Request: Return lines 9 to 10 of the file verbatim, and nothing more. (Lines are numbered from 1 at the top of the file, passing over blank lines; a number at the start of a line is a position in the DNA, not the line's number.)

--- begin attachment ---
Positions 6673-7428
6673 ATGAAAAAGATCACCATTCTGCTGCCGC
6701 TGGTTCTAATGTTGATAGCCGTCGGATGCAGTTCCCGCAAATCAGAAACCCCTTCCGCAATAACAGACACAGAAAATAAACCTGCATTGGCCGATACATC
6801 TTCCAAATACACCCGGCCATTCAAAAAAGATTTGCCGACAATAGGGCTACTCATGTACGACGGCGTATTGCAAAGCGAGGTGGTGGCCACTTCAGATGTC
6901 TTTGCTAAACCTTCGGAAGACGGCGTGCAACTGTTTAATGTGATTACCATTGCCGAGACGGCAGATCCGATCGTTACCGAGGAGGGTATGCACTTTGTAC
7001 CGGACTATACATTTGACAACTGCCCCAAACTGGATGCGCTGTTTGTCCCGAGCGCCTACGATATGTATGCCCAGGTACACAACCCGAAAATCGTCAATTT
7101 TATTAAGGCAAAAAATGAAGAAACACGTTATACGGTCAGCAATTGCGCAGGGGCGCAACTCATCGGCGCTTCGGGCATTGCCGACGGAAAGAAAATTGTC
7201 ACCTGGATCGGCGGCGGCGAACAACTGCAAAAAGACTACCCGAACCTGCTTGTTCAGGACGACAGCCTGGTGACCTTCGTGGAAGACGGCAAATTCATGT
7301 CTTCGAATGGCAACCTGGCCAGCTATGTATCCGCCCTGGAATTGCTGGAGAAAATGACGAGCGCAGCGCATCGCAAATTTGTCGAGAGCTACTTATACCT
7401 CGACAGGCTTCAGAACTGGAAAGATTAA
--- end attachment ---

7301 CTTCGAATGGCAACCTGGCCAGCTATGTATCCGCCCTGGAATTGCTGGAGAAAATGACGAGCGCAGCGCATCGCAAATTTGTCGAGAGCTACTTATACCT
7401 CGACAGGCTTCAGAACTGGAAAGATTAA